Chaplains, religious program specialists train to help sexual assault victims
May 28, 2014
CAMP FOSTER, Japan - The room is filled with chaplains and religious program specialists who came together from all over the Asia-Pacific region to discuss a serious topic: sexual assault.
The service members met for a three-day professional development training course May 20 at the Ocean Breeze on Camp Foster. This year the course focused on improving pastoral care in cases of sexual assault in the military.
Each year the chief of chaplains selects a topic of great concern to the military, according to Lt. Cmdr. David Cullen, the deputy director of professional development at the Naval Chaplaincy School and Center in Columbia, S.C.
Once developed, the course is sent to 12 global locations where Navy and Marine Corps fleets are concentrated. Unless deployed, every Navy chaplain and religious program specialist attends the course.
"During the course, the focus is not how to prevent sexual assault, but how to care for (those affected)," said Cullen, a Columbia, S.C., native.
One of the key elements that chaplains bring to this issue is confidentiality. A victim can talk to them about what happened before deciding to report the incident as restricted or unrestricted.
A restricted report allows the victim to tell specific individuals, like a uniformed victim advocate, about the incident and receive medical treatment, without obligation to notify the suspected perpetrator or military law professionals.
In contrast, an unrestricted report requires victims and their advocates to pursue an official investigation. The commander of the victim and the accused must be notified along with the appropriate parties.
"The chaplain will walk along (the victim's) side in the journey to find healing and hope," said Rear Adm. Mark L. Tidd, the chief of Navy chaplains. "When (people) experience sexual assault, their lives become unstable. The victims know when they talk to a chaplain, they control their story."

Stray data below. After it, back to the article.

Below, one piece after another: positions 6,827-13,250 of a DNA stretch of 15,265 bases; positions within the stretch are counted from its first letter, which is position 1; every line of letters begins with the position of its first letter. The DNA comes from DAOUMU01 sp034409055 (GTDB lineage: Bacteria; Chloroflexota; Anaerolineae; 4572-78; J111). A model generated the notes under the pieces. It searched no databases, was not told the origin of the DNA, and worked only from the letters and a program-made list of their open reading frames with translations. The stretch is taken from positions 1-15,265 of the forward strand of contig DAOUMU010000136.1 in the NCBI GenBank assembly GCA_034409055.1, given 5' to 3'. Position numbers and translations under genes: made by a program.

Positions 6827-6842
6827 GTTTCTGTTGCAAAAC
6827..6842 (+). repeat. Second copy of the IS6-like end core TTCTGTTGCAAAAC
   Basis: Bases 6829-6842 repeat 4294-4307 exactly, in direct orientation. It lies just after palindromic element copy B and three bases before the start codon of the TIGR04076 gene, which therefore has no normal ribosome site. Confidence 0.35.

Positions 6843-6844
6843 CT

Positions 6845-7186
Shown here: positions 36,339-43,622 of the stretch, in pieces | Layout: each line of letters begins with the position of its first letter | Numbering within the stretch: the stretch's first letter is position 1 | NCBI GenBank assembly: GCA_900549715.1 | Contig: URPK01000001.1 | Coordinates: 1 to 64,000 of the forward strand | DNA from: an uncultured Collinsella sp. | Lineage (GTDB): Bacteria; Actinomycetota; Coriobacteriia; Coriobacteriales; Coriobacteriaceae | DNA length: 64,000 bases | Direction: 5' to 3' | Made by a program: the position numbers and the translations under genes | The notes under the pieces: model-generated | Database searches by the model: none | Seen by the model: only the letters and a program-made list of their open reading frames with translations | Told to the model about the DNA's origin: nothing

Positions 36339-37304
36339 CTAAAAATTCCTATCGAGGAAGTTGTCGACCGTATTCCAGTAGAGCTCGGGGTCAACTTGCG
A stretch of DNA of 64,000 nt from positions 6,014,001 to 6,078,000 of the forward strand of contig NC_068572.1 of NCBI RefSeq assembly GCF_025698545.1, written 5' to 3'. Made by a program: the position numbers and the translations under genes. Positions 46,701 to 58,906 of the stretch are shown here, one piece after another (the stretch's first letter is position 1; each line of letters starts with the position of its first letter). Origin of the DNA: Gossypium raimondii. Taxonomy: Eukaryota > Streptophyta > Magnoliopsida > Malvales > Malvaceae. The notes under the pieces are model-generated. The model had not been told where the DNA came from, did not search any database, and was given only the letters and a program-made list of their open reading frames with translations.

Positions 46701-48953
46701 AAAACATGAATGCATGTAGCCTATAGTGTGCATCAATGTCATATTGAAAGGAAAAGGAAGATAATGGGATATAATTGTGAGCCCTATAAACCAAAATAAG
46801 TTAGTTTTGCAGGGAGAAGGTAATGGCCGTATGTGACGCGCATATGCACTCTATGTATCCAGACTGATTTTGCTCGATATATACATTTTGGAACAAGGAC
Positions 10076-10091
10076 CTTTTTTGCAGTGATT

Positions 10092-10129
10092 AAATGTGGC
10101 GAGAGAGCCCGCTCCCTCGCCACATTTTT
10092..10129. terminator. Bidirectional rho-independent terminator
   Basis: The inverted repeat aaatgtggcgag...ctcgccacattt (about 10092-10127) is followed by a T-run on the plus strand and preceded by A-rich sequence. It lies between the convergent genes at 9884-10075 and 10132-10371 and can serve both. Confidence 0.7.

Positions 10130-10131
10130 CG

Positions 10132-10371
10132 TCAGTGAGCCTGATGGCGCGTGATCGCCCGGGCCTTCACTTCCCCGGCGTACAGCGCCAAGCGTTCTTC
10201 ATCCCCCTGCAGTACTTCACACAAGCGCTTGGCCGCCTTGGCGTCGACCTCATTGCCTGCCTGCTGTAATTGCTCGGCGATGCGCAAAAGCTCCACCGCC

Sexual Assault Prevention and Response training is provided to all service members, but this course was tailored specifically to chaplains and religious program specialists, and discussed strategies and skills when dealing with sexual assault cases.
"During the course, participants will learn to identify physiological and psychological insights into sexual trauma, discuss the overall military judicial process in cases and its impact on victims, the accused and extended military community, and will identify the religious, mental health and legal resources available," said Tidd, an Arlington, Va., native.
Over the course of three days, participants fine tune their skills by sharing their own knowledge and meeting with subject matter experts of sexual assault.
"Beyond the usual SAPR training, our job is really about being engaged with individual people," said Lt. Cmdr. Matthew Weems, a course participant and the chaplain with Marine Corps Air Station Futenma, Marine Corps Base Camp Smedley D. Butler, Marine Corps Installations Pacific. "When someone is assaulted or is an alleged offender, we can be there for them and take care of them."
Sexual assault has a negative impact on a victim and unit morale.
It is important for chaplains and religious program specialists to build their pastoral and professional skills to improve how they inform and involve leadership on the topic, according to Weems, a Kingfisher, Okla., native.
Chaplains and religious program specialists work with leadership to ensure those affected by cases of sexual assault in the military are provided with resources to help them.
"It's important for us to build our pastoral and professional skills when serving those affected by sexual assault to help them find opportunities to heal and help them rediscover the sense of hope," said Tidd.